One of the first steps in determining the age of Chinese porcelain is to look at
the bottom of the piece and read the reign marks. Needless to
say, there are other important criteria to determine the actual age and the authenticity of an
antique porcelain, since nothing is easier that to write an old date on the bottom of a vase that
came out of the kiln last month. But it is still important to be able to recognize these marks.
or nianhao, constitute a basic unit of the Chinese calendar. Traditionally, dates are
given as year XX of the YY reign period. The third year of the Yongzheng period is 1725, since the
first year was in 1723 when the Yongzheng Emperor began his rule. The name of a nianhao
is actually an auspicious title or slogan chosen to indicate and support a political direction.
Originally, emperors could have several such titles during their years on the throne, changing them
when a new direction was instituted.
Starting from the Ming dynasty, however, the custom of picking new titles disappeared and each
emperor used a single nianhao during the entire span of his reign. When a new emperor
ascended the throne, they picked a new title. As a result, the reign titles became associated
with, and designate, the ruler. So when we talk about the Qianlong Emperor then, although
"Qianlong" is actually not the emperor's name but a title chosen at the beginning of his rule,
it is perfectly clear who we mean by that designation.
The marks on Chinese porcelain typically consist of four or six characters, the last two being
"nian zhi", i.e. "made during the years of". The style of the characters can be either "kai" form
or seal script. Seal script was favored especially during the years of the Qianlong and Jiaqing
Below are some examples of reign marks taken from actual pieces of Chinese porcelain, arranged
in chronological order.
Transcription: Da Ming Xuande nian zhi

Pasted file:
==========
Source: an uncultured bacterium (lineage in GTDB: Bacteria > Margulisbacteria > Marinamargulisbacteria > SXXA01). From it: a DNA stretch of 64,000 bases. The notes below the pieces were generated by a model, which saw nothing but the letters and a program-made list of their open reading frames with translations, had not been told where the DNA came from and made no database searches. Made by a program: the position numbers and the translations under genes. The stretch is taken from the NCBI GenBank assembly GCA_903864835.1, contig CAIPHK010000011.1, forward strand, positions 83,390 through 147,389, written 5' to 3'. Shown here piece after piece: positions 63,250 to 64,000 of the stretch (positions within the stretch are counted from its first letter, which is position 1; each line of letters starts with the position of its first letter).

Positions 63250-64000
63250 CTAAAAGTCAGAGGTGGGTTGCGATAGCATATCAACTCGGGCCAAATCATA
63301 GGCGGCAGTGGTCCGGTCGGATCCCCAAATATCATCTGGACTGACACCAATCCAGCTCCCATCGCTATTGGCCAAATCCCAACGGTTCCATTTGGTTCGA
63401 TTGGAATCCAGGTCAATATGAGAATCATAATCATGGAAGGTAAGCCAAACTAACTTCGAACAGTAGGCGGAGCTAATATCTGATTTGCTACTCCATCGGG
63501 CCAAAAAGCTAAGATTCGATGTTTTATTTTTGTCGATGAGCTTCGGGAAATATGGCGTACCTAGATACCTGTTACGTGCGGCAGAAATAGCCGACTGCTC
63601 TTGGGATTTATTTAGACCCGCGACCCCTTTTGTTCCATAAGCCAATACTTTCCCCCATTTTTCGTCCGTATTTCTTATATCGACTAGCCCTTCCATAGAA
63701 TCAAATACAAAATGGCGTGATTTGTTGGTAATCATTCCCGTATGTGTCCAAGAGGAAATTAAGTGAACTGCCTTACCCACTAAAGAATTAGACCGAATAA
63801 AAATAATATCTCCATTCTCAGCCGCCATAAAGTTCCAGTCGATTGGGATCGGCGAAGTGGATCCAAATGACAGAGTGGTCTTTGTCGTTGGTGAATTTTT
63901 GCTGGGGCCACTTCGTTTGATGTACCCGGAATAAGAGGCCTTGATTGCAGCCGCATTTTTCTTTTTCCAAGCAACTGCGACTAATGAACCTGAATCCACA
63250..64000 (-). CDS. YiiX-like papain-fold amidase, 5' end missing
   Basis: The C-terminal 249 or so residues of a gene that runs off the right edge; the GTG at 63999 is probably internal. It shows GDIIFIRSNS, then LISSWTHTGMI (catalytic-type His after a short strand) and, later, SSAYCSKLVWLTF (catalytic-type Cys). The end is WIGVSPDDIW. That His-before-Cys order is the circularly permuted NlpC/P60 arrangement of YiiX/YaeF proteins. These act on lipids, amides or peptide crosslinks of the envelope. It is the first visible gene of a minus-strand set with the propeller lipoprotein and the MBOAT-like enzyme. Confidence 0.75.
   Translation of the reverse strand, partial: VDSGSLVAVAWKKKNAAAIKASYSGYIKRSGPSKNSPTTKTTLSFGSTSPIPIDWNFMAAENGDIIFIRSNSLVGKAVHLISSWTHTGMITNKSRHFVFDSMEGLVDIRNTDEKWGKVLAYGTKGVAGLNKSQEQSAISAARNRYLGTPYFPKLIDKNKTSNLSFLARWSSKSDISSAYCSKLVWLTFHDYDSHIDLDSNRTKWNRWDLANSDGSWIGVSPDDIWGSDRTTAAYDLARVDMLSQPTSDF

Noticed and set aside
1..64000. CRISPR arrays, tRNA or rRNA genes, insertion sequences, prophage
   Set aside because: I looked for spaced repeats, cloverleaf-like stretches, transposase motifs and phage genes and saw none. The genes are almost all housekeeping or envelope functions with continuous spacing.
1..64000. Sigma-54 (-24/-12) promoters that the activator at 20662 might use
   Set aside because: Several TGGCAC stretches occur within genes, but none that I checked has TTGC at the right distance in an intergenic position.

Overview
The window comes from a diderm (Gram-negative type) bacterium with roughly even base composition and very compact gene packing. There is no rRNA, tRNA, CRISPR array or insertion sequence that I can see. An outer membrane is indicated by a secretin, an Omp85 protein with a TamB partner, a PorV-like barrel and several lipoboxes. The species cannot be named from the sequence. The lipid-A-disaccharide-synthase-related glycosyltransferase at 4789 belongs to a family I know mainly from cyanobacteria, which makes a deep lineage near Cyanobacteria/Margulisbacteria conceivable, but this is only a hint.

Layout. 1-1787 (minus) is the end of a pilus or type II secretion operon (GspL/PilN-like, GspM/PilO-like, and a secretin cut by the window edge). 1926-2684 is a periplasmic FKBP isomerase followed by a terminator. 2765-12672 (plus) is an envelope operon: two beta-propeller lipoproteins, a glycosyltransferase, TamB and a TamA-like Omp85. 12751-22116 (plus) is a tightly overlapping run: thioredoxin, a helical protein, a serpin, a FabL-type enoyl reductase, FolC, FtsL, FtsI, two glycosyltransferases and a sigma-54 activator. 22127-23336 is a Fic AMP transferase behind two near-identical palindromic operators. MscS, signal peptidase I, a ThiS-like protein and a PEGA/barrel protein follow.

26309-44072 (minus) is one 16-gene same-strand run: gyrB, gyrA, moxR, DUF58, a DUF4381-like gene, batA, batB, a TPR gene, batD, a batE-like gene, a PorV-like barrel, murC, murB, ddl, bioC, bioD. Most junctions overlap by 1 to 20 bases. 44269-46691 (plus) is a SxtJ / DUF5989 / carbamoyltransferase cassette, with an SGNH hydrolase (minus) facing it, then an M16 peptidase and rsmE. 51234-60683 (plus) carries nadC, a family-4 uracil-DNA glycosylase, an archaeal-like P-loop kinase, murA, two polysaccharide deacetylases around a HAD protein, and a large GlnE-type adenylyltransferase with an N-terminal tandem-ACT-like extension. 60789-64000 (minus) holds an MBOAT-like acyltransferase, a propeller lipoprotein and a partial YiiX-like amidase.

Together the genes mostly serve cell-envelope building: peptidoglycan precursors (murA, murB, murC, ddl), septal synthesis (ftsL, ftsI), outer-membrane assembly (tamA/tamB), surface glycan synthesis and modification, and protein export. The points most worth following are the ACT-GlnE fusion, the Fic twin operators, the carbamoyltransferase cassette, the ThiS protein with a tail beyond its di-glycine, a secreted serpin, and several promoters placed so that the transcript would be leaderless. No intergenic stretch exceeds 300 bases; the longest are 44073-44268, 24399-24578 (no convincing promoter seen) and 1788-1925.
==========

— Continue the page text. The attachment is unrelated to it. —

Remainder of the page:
Translation: Made during the Xuande reign of the Great Ming dynasty
Transcription: Yongle nian zhi
This inscription does not say the name of the dynasty, but we know that the Yongle period
was during the Ming dynasty.
Translation: Made during the Yongle reign
Transcription: Da Ming Chenghua nian zhi
Translation: Made during the Chenghua reign of the Great Ming dynasty
Transcription: Da Ming Chongzhen nian zhi
Translation: Made during the Chongzhen reign of the Great Ming dynasty
Transcription: Da Qing Yongzheng nian zhi
Translation: Made during the Yongzheng reign of the Great Qing dynasty
Transcription: Yongzheng nian zhi
This last mark differs from the others above because it does not include
the name of the dynasty.
Translation: Made during the Yongzheng reign
Transcription: Da Qing Qianlong nian zhi
These are by far the most common marks on Chinese anqtiques. The Qianlong Emperor
was a great connoisseur of art who was himself actively involved in painting, writing
poems and essays, doing calligraphy etc. The 60 years of his rule was a golden age
of Chinese art.
Translation: Made during the Qianlong reign of the Great Qing dynasty
Transcription: Qianlong yu zhi
This last mark specifically states that the procelain was made for the imperial
Translation: Made for Qianlong Emperor
Transcription: Da Qing Jiaqing nian zhi
Translation: Made during the Jiaqing reign of the Great Qing dynasty
Transcription: Da Qing Guangxu nian zhi
Translation: Made during the Guangxu reign of the Great Qing dynasty
By Imre Galambos, 1999
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